LIBERTY, Mo. (AP) _ The grave of outlaw Jesse James will be exhumed for DNA testing and a new autopsy to resolve century-old questions over who is buried there.

The exhumation must be done before the end of July, and the remains must be reinterred within 90 days, Clay County Circuit Judge Victor Howard said Thursday.

A 15-member team of scientists, led by forensic scientist James Starrs of George Washington University, hope to determine the caliber of bullet that killed James and the distance and angle from which it was fired. The university will pay for the exhumation.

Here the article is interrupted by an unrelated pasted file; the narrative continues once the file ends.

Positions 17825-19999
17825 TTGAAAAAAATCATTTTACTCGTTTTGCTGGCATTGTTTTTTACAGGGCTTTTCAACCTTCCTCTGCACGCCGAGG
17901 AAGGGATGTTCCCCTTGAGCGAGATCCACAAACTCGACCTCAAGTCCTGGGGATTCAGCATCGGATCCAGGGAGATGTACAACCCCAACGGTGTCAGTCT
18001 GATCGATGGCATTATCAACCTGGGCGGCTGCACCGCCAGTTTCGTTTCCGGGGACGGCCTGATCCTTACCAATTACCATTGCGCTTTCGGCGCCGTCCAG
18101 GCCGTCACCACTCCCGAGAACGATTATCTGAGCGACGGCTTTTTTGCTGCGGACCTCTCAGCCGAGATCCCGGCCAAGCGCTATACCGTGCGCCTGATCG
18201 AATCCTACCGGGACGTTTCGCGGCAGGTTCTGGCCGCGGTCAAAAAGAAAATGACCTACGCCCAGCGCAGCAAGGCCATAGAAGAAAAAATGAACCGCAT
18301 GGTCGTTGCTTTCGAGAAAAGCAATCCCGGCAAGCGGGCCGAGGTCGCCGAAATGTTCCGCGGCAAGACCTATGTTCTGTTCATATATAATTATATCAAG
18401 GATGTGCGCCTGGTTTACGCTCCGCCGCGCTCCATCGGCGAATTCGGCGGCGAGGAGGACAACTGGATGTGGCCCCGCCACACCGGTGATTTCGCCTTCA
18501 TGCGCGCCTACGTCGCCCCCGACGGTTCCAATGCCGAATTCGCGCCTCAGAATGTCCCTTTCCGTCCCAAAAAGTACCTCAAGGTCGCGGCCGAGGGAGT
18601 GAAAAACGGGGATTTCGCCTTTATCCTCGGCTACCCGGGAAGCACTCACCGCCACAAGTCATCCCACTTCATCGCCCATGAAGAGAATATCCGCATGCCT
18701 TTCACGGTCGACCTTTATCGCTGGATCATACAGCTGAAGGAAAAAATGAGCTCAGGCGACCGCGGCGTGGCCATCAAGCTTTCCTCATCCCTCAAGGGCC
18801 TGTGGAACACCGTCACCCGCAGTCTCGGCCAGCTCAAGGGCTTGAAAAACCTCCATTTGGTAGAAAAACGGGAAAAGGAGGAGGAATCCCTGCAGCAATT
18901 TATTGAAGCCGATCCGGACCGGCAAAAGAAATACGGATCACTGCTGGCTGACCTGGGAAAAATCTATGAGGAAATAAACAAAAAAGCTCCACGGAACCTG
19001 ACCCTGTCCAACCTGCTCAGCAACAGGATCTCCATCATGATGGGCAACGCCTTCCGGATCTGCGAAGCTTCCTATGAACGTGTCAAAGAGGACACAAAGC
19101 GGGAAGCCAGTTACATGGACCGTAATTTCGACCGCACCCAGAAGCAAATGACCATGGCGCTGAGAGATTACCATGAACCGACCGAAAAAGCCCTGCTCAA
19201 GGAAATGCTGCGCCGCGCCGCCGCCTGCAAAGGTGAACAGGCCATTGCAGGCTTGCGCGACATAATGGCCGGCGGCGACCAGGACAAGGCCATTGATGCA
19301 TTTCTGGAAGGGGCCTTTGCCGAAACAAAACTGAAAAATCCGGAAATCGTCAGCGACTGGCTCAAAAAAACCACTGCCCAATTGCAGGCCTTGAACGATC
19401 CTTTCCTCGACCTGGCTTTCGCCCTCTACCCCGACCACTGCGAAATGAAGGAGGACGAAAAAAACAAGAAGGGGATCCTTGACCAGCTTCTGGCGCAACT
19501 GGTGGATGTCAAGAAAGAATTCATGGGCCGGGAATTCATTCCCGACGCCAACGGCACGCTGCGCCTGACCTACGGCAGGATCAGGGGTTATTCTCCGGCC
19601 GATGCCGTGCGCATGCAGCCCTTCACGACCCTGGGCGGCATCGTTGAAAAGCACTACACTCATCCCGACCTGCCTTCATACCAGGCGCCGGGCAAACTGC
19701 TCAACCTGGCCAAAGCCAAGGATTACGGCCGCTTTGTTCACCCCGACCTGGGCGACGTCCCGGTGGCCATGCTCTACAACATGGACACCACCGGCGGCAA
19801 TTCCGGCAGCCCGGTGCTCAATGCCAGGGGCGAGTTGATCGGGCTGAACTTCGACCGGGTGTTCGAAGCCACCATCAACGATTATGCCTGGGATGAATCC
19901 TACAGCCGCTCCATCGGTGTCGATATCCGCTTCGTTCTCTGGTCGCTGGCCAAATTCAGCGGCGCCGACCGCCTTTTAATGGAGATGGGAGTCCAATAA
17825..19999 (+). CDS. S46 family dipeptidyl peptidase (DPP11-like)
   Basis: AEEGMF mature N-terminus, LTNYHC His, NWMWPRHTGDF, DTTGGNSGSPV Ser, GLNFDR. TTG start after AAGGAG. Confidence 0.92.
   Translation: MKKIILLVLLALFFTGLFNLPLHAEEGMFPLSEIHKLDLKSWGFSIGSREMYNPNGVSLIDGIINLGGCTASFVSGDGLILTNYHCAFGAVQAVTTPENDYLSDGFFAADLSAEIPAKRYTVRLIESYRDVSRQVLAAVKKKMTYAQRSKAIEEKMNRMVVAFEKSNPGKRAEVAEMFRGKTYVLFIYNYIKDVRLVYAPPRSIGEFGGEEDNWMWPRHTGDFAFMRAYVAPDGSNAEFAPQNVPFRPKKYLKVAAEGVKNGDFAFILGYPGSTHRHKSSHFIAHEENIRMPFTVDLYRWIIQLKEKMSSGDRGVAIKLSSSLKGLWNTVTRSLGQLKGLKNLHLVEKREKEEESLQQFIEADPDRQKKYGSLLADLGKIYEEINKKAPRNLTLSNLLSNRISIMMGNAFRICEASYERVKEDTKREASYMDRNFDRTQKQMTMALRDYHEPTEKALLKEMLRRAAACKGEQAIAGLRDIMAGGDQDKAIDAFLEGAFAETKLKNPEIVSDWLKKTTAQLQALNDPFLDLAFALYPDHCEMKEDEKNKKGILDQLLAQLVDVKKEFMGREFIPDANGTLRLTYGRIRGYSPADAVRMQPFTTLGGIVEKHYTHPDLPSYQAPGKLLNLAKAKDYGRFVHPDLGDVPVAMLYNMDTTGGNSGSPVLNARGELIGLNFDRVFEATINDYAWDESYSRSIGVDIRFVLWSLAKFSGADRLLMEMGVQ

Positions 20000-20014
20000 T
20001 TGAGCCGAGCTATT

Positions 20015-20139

James was posing as a cattle buyer in April 1882 when a member of his gang shot him to death to collect reward money.

Questions have lingered about whether the body in the grave is his and results of an autopsy conducted in 1882 have been missing for years.

The outlaw's grave is in Mount Olivet Cemetery in Kearney, northwest of Kansas City. His remains were moved there in 1902 from his mother's back yard outside Kearney.